Paramount to Start Online Service to Sell Movie Clips

The New York Times, December 14, 2009, by Brooks Barnes

LOS ANGELES — Paramount Pictures, looking for new ways to turn its old movies into cash, especially as DVD sales continue to decline, is creating an online video clip service that will allow users to search hundreds of feature films on a frame-by-frame basis.

Feeling “the need for speed,” as Tom Cruise put it in “Top Gun”? Log on to ParamountClips.com, search for the exact video snippet you want and press the checkout button. Within minutes — with the price depending on the type of licensing use you have in mind — Paramount will electronically deliver the selection in the format and resolution desired. Most scenes are available in multiple languages.

The site, to be introduced on Tuesday, is powered by VideoSense, an automated indexing tool developed by the technology company Digitalsmiths. Using proprietary video interpretation systems, Digitalsmiths allows films to be quickly searched by specific actor, line of dialogue, location, genre or product, among other criteria.

Paramount will initially restrict use to business customers — advertising agencies, mobile carriers, foreign broadcasters — that want to license pieces of films for commercial use. The plan is to ultimately open the site to consumers. People wanting to embed a specific scene from “The Godfather” on their blog could go to ParamountClips.com and buy it.

The service reflects a renewed effort in Hollywood to create fresh content from existing libraries, much as ring tones became a blockbuster offering for the music industry. Movie and television studios, suffering from a steep drop in DVD sales, are hopeful that serving up clips can become a business in itself while also stoking demand for the films in their entirety.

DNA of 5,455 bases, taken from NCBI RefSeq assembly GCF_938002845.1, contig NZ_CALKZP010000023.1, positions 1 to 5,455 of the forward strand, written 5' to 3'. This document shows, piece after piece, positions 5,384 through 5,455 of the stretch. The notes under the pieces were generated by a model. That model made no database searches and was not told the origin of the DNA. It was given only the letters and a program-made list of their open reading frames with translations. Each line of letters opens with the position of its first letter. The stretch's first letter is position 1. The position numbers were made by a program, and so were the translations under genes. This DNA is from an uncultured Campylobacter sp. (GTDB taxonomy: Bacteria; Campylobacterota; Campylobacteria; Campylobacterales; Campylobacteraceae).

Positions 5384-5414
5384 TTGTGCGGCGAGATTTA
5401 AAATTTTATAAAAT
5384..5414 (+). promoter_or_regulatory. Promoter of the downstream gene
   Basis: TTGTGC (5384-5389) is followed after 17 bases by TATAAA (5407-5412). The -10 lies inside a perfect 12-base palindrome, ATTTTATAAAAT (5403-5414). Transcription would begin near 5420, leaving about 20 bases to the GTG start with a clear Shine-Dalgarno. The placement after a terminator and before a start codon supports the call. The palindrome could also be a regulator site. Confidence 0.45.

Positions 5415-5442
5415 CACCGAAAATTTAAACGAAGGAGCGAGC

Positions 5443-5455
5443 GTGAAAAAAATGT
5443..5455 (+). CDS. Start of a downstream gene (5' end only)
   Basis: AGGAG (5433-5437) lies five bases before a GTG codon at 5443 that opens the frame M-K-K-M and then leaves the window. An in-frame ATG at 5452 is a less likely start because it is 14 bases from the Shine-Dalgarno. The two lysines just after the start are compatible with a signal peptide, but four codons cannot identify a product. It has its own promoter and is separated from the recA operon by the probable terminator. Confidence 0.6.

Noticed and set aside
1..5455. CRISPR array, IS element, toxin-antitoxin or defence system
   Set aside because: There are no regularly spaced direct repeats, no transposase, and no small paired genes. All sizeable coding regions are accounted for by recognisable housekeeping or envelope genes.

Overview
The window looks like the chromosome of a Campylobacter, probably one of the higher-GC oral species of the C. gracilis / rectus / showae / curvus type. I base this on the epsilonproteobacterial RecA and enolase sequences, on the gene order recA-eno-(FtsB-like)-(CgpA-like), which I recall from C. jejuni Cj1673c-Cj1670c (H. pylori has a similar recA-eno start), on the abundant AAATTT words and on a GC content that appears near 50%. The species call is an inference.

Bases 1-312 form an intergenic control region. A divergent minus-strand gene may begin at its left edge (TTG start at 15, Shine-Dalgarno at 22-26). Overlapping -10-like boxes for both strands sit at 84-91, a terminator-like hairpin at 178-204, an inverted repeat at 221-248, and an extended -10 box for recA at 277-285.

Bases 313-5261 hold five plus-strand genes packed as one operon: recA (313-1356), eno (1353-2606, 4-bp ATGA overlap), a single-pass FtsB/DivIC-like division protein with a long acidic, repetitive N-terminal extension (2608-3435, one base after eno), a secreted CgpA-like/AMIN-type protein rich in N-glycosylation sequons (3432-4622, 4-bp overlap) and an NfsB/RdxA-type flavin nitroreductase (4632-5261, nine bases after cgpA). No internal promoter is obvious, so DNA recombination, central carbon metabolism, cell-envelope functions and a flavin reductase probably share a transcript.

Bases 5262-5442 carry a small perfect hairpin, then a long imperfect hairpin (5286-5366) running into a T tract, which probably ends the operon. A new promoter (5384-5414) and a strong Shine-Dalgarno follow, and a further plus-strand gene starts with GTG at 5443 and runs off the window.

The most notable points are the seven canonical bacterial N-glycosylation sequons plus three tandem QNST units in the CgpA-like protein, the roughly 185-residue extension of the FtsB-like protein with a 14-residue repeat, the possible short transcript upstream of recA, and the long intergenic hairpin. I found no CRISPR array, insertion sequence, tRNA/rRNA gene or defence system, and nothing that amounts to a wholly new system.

Although clips from films like “The Godfather” are already available free on YouTube, analysts said the new service was a chance worth taking.

“This Digitalsmiths technology is very impressive because it gives the ability to slice and dice and remodify content in a safe, automated way,” said Bobby Tulsiani, a senior analyst at Forrester Research.

“It remains to be seen if it opens up a new business opportunity, but we didn’t think people were going to pay for ring tones, either,” he added.

Paramount’s new service will initially allow users to search 80 films, including “The Godfather,” “Forrest Gump,” “Grease” and “The Addams Family.” More than 200 films will follow, with the ultimate goal being about 1,000 movies, or about a third of the studio’s total library, according to Geremie Camara, vice president of product development for Paramount Digital Entertainment.

Ben Weinberger, chief executive of Digitalsmiths, which is based in North Carolina, would not discuss pricing or say how much it cost to index movies; Mr. Camara also refused to provide financial information. Generally speaking, however, clip pricing ranges from technically free (a foreign network buys a movie and as part of the deal gets usage of a certain number of clips for promotion) to hundreds of thousands of dollars for a clip used in a national advertising campaign. The bigger the movie, the more expensive the clip: “The Godfather” is almost certainly going to cost you more than “The Spiderwick Chronicles,” although it depends on the usage.

As for individual use, no pricing has been set but it will most likely follow the ring-tone model: Licensing a snippet of a song for a commercial is expensive, but a ring tone of the same snippet for personal use costs 99 cents.